Liszt (The) Complete Piano Works
When Leslie Howard launched his complete Liszt cycle for Hyperion in 1985, could he have anticipated the amount of research, scholarship, detective work and restoration skills required to bring the project to fruition, let alone getting all of this music under his fingers and into his bloodstream? Surely no other pianist in history has had the vision, the patience, the facility, the curiosity and sheer willpower to track down and serve up every known note that Liszt wrote for solo piano, each possible version of every published and unpublished composition, every alternative reading (Liszt was an inveterate reviser), from established large-scale masterpieces all
the way down to the most obscure fragment, sketch and album leaf.
To celebrate Liszt’s bicentenary in 2011, Hyperion has repackaged Howard’s Liszt cycle in an attractively priced space-saving edition that deserves a place in any serious library. Rather than adhere to the original volume-number sequence, the discs are now reordered by category and housed in colour-coded cardboard sleeves for easy access. Each sleeve exterior indicates its respective disc’s contents, together with timings, recording dates and venues. A 128-page paperback booklet contains a disc and track index, an index by S number (according to Humphrey Searle’s pioneering catalogue, subsequently expanded upon and revised by Leslie Howard and Michael Short), an alphabetical index by work and an essay by Howard that serves as an introduction both to Liszt and to the recordings (Howard’s original booklet annotations for each original release can be accessed via Hyperion’s website).
Following the cycle volume by volume, one grasps the full scope of Liszt’s pianistic evolution and complex, multifaceted personality. The early works and études encompassing the first six discs find the young composer flexing his muscles, so to speak, and laying the groundwork for his innovative style. Next are major original works and cyclical pieces, followed by dances, marches and pieces on national themes, then all of the operatic fantasies, transcriptions and paraphrases on 13 discs. After 11 discs’ worth of concert transcriptions, we find Liszt’s prolific output of Beethoven and Schubert transcriptions, and conclude with the rarities, new discoveries and music for piano and orchestra. While none of Liszt’s two-piano works are present, Howard includes the composer’s significant four-hand transcription of his organ fantasy and fugue based on Meyerbeer’s “Ad nos, ad salutarem undam” (partnered by the late Geoffrey Parsons), Berlioz’s Harold en Italie (with viola player Paul Coletti) and the recitations with pianoforte.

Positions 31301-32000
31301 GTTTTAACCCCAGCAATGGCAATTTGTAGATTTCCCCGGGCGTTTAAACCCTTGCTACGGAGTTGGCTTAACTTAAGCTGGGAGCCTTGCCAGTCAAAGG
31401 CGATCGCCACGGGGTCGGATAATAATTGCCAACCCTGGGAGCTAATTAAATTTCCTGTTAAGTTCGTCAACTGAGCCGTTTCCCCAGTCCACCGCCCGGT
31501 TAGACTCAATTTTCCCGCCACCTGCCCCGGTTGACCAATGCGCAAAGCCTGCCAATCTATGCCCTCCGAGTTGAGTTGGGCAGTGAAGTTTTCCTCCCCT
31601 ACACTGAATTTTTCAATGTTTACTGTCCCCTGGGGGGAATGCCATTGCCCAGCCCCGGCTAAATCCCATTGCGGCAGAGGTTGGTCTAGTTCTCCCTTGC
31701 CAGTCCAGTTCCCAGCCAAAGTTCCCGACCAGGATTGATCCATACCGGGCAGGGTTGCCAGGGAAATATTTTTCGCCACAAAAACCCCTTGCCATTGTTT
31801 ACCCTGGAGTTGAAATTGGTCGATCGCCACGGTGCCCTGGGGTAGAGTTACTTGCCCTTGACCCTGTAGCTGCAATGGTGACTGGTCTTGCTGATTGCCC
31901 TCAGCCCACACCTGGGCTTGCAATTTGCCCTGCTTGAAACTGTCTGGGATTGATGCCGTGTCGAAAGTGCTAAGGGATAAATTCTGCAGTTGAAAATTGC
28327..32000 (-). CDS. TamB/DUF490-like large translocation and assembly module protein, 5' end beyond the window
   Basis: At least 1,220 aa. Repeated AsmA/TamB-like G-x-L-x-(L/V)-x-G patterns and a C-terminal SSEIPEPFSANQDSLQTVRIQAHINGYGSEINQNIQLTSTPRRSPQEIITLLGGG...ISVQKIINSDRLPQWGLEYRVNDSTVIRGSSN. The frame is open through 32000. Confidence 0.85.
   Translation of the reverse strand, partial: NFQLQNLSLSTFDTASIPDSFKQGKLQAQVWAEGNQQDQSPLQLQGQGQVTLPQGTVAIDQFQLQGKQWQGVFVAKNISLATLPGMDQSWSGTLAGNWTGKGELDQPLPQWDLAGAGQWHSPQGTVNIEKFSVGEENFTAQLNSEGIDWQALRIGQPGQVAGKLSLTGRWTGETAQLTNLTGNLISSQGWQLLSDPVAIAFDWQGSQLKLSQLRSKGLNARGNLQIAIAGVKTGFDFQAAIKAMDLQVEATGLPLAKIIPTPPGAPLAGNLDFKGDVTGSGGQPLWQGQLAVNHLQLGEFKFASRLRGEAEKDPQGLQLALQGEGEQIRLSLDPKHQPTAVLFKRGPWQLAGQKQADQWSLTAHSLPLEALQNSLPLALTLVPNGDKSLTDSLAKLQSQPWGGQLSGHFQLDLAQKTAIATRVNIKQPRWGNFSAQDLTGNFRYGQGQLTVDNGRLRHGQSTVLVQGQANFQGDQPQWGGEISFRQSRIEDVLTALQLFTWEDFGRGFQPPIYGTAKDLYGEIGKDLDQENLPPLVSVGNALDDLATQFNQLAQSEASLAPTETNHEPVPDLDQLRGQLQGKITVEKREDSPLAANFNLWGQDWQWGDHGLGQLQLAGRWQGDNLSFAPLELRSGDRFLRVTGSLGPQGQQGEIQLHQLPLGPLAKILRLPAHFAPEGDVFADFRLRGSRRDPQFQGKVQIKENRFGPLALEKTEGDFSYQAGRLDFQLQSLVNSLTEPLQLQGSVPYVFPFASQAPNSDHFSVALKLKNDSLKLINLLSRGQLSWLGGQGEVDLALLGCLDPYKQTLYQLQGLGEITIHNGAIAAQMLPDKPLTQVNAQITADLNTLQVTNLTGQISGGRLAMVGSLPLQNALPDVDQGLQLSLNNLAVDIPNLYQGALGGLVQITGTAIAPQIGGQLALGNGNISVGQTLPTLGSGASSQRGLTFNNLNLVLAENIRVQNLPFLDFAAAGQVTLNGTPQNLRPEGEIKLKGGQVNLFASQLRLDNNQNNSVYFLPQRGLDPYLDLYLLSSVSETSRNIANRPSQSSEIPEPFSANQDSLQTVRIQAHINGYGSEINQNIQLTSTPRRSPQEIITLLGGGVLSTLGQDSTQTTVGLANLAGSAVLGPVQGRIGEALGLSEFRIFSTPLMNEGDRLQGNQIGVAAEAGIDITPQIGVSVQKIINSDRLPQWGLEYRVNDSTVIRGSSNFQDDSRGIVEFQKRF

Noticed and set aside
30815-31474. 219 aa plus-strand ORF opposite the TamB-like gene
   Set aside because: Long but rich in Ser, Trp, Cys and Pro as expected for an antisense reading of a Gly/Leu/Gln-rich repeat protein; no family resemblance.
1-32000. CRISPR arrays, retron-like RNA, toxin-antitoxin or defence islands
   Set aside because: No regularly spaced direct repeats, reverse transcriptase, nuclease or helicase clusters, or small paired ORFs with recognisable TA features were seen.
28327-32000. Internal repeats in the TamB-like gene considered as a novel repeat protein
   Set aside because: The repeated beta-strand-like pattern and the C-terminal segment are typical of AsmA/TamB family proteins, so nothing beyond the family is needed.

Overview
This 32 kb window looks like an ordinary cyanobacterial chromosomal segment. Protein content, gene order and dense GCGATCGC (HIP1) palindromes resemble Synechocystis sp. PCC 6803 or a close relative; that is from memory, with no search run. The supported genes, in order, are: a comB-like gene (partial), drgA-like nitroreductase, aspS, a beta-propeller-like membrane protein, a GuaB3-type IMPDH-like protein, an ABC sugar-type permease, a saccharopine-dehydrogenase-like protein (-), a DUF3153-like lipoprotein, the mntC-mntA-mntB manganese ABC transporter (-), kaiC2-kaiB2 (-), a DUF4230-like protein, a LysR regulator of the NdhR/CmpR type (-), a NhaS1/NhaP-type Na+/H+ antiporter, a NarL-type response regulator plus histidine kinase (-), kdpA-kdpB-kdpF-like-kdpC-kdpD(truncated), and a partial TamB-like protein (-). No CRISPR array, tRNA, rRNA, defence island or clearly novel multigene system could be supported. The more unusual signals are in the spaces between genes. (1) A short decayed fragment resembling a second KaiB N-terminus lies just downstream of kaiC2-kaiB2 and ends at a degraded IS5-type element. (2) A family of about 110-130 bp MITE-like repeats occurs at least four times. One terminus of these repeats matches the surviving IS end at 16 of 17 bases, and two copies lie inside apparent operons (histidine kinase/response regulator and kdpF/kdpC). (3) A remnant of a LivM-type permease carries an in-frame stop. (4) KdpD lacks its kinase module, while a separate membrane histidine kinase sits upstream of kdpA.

The cycle’s best performances continue to wear well. Just to cite a few examples, Howard persuasively fuses power, fluency and textual rectitude throughout the Beethoven symphony transcriptions, the unwieldy Berlioz Symphonie fantastique “de‑orchestration” and the first version of “Vallée d’Obermann”. He is also responsible for one of the fastest, most direct and clear-eyed modern recordings of the B minor Sonata. The Ballades, Polonaises, B‑A‑C‑H Fantasy and Fugue, and Waltzes from Gounod’s Faust boast palpable dynamism while the Valse-impromptu, Berceuse, two Elegies and the Faust Symphony’s “Gretchen” movement transcription inspire some of Howard’s most tender, nuanced work. The pianist nails certain Transcendental Etudes more successfully than others.
Feux follets’ quicksilver introduction leads into an earthbound main section, yet the unnamed F minor is breathtakingly supple. Indeed, it would be too much to expect one person to play each and every Liszt composition equally well and the most dutiful of Howard’s performances – such as the Hungarian Rhapsodies or the first two books from the Années de pèlerinage – fall flat when measured against other versions. Similarly, Howard’s solid-enough double notes in the Don Juan Fantasy yield to Marc-André Hamelin’s feathery nonchalance, while his square-toed Tarantella from Auber’s La muette de Portici cannot match Earl Wild for fire and panache. Arrau’s Verdi paraphrase recordings operate on an altogether higher level of finesse and tonal sheen.
Yet, when you consider the totality of Howard’s achievement, his professionalism and integrity cannot be denied for one second, and he ought to look back on what he calls “the journey of a lifetime” with the strongest sense of pride, fulfilment and accomplishment.